The 38-year-old cellist-conductor is the son of Edmond Jacobsen, a violinist who formerly played in New York’s Metropolitan Opera Orchestra, and flutist Ivy Jacobsen. He is a graduate of the Juilliard School. He is married to the folk singer Aoife O’Donovan.

“Eric’s innovative vision, musical curiosity, and boundless energy are in perfect alignment with this moment, and with the VSO’s commitment to serve the entire community in new and exciting ways,” Karen M. Philion, president and CEO of the orchestra, said in a statement announcing Jacobsen’s appointment.

When he conducted the VSO in March 2020, “it wasn’t just me loving this orchestra, it was going in both directions. There was a symbiotic thing going on,” Jacobsen told Amy Poulter of The Virginian-Pilot of Norfolk:

June calendar

A stumble on the way to revival of live classical music in Richmond: Two leading organizations have scheduled performances at the same time on the same day.

The Richmond Symphony with its associate conductor, Chia-Hsuan Lin, perform in a concert at 4 p.m. June 13 marking the opening of the Baxter Perkinson Center for the Arts, 11801 Centre St. in Chester. The program includes Beethoven’s Symphony No. 7 in A major, the “Sonata da Chiesa” by Virginia composer Adolphus Hailstork and Mozart’s “The Marriage of Figaro” Overture. Tickets: $25 (limited seating, masks required in the hall). Details: (800) 514-3849 (ETIX); . . . Assistant Conductor Daniel Myssyk leads the orchestra in a pops concert at 8 p.m. June 5 at Pocahontas State Park, 10301 State Park Road in Chesterfield County. Tickets: $10 (plus parking fee). Health protocols and ticket information: . . . Several symphony ensembles perform along a one-mile walking route in “Mile of Music,” a free event from 2 to 4 p.m. June 12 at Forest Hill Park, 4021 Forest Hill Ave.

The Chamber Music Society of Central Virginia concludes its current season with “Weather the Storm,” a program of Vivaldi’s “The Four Seasons” and a new work commissioned by the society, Kevin Alexander Day’s “Surgent,” at 4 p.m. June 13 at Trinity Lutheran Church, 2315 N. Parham Road. Performers include violinists Nicholas DiEugenio, Johnny Gandelsman and Natalie Rose Kress; violist Dana Kelley; cellist James Wilson; double-bassist Jonathan Colbert; traverso flutist Mary Boodell; and harpsichordist Carsten Schmidt. Tickets: $5-$30 (limited seating, health protocols in effect). Details: (804) 304-6312;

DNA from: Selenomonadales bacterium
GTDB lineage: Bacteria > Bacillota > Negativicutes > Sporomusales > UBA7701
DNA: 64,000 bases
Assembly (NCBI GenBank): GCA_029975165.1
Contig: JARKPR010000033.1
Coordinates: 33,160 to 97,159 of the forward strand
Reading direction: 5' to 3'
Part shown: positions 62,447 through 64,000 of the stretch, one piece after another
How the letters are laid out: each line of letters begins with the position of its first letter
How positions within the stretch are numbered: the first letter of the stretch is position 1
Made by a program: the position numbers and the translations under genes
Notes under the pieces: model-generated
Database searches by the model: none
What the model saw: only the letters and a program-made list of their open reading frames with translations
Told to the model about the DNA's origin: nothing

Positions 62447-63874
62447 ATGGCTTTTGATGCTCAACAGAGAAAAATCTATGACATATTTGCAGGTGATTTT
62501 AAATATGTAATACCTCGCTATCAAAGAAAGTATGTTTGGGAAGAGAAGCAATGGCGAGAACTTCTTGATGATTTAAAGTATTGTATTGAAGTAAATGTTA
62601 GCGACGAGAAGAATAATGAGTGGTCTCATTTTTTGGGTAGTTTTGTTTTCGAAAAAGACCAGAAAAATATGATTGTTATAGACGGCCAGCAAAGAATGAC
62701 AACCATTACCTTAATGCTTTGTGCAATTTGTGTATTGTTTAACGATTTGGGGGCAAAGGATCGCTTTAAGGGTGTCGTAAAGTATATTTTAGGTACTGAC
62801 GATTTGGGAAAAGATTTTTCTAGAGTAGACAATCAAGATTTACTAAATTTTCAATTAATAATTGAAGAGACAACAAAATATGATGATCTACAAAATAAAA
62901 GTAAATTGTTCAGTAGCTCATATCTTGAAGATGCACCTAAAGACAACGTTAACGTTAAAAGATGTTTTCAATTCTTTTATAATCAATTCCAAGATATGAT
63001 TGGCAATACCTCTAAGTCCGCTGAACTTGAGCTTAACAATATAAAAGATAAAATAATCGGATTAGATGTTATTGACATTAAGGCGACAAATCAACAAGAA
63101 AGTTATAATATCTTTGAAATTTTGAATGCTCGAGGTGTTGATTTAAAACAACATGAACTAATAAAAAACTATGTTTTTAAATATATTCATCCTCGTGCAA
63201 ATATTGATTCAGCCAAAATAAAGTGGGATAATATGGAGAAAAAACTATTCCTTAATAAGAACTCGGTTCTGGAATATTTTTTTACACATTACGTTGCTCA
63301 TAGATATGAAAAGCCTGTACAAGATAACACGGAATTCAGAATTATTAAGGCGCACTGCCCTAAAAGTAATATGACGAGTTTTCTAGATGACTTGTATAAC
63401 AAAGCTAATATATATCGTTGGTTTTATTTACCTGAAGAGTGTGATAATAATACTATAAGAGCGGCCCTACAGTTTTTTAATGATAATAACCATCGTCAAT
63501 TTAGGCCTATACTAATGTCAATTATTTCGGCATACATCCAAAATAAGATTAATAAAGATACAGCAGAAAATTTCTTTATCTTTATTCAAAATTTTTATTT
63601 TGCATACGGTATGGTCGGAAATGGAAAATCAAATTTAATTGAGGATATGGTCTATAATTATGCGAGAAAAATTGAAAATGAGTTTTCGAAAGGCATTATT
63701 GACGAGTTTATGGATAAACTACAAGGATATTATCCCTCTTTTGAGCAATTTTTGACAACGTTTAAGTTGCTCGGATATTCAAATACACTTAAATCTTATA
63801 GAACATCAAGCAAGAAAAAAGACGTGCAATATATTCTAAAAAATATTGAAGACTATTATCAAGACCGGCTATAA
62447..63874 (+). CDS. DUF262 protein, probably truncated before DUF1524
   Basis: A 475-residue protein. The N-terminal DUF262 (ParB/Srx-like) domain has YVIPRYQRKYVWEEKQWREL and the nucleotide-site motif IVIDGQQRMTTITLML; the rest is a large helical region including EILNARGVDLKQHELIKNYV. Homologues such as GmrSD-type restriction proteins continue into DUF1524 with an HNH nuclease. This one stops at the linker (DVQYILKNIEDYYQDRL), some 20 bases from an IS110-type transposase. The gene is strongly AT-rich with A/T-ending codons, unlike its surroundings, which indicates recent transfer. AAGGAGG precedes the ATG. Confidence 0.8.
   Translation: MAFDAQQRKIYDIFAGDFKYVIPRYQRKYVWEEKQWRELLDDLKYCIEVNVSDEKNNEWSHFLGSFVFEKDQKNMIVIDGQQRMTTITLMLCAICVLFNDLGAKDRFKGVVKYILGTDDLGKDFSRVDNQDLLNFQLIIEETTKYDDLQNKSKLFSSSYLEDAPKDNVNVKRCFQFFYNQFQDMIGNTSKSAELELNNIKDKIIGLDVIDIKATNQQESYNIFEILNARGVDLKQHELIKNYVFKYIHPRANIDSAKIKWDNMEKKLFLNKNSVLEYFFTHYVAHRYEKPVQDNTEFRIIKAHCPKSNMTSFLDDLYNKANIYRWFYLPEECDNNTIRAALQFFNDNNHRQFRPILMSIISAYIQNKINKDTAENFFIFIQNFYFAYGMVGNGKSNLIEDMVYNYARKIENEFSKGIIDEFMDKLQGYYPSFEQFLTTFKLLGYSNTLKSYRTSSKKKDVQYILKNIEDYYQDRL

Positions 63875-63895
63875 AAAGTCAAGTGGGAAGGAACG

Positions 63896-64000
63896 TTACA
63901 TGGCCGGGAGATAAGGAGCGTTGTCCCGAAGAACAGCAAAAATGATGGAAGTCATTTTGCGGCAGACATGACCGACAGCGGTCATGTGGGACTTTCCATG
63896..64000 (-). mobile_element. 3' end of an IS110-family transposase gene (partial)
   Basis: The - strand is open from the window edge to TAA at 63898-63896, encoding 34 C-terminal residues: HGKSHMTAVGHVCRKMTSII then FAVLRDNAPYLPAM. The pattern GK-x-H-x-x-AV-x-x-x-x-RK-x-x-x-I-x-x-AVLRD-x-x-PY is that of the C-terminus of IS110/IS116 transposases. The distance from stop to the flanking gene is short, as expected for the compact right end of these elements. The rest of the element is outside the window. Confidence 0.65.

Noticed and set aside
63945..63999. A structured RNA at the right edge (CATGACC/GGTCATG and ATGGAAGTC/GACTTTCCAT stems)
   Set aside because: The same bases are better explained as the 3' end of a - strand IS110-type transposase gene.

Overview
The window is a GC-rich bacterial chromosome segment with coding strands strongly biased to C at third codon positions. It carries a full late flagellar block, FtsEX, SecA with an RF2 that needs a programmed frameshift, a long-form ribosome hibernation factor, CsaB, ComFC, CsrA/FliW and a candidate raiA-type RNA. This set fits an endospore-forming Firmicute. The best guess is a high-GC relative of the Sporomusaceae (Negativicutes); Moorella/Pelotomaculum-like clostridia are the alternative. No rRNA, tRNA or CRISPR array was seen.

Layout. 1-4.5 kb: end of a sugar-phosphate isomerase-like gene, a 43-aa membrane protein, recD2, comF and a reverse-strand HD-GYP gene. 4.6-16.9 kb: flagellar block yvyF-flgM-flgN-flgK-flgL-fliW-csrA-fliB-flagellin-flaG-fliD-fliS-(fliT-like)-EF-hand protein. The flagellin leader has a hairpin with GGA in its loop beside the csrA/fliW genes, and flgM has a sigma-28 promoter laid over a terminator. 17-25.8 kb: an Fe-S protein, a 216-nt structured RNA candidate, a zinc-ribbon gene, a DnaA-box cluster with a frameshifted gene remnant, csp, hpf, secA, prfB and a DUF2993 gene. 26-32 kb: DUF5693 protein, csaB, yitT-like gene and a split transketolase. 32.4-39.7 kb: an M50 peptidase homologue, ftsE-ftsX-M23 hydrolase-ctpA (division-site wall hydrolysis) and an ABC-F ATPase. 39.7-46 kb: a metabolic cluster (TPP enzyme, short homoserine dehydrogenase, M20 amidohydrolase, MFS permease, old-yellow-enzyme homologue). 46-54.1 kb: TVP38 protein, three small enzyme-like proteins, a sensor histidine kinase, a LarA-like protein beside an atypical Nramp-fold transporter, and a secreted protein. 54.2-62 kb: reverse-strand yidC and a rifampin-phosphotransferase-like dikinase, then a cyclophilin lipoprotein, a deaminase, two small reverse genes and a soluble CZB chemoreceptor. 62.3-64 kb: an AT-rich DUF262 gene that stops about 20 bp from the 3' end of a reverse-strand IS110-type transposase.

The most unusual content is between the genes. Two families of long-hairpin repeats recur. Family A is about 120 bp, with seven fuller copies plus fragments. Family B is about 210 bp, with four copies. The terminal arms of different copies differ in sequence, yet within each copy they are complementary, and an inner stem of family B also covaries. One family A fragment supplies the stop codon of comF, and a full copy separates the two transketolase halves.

The Virginia Symphony Orchestra, conducted by Paul Bhasin, performs in “Symphony under the Stars,” a free concert at 8 p.m. June 5 in Woodville Park, 3904 Woodville Park Road in Gloucester. . . . Virginia Arts Festival performances by the orchestra with JoAnn Falletta, the VSO’s music director laureate, and pianist Olga Kern in all-Beethoven program, June 11-13 at various Hampton Roads venues, are sold out. . . . In another Virginia Arts Festival event, a string ensemble from the orchestra plays in a “sensory friendly” audience-participatory concert with members of Tidewater Music Therapy, at 11 a.m. June 12 at Bank Street Stage, Bank and East Charlotte streets in Norfolk. Tickets: $12. . . . Erin Freeman conducts the orchestra, with guest stars Classical Mystery Tour, a Beatles tribute band, 7:30 p.m. June 15 at Ferguson Arts Center of Christopher Newport University in Newport News, and 7:30 p.m. June 16 at Chrysler Hall, 215 St. Paul’s Boulevard in Norfolk. Tickets: $35. . . . Daniel Matsukawa conducts, with Michael Byerly, the VSO’s principal clarinetist as featured soloist, in a program of Mozart’s Clarinet Concerto in A major, K. 622, and Beethoven’s Seventh Symphony, at 7:30 p.m. June 23 at Sandler Arts Center, 201 S. Market St. in Virginia Beach, 7:30 p.m. June 24 at Chrysler Hall in Norfolk, and 7:30 p.m. June 25 at Ferguson Arts Center in Newport News. Tickets: $35. Details: (757) 892-6366;

Other Virginia Arts Festival classical events: Pianist Olga Kern, the Ambrosia Quartet, flutist Debra Wendells Cross, oboist Sherie Lake Aguirre, harpist Barbara Chapman, violist Beverly Kane Baker and double-bassist Christopher White, play works by Glinka, Vaughan Williams, Philippe Gaubert and others at 7:30 p.m. June 8 on the Bank Street stage in Norfolk. Tickets: $70-$140. . . . JoAnn Falletta conducts the Virginia Arts Festival Chamber Players, with reciters Hila Plitmann and Fred Child, in William Walton’s “Façade,” at 7:30 p.m. June 14 at Goode Arts Center of Virginia Wesleyan University in Virginia Beach. Tickets: $10-$45. Details: (757) 282-2822;

Gianandrea Noseda, music director of the National Symphony Orchestra, conducts a program to be announced featuring NSO members – clarinetist Lin Ma, bassoonist Sue Heineman and double-bassist Robert Oppelt – at 7 p.m. June 3 in the Kennedy Center Concert Hall in Washington. Tickets: $89. Details: (800) 444-1324;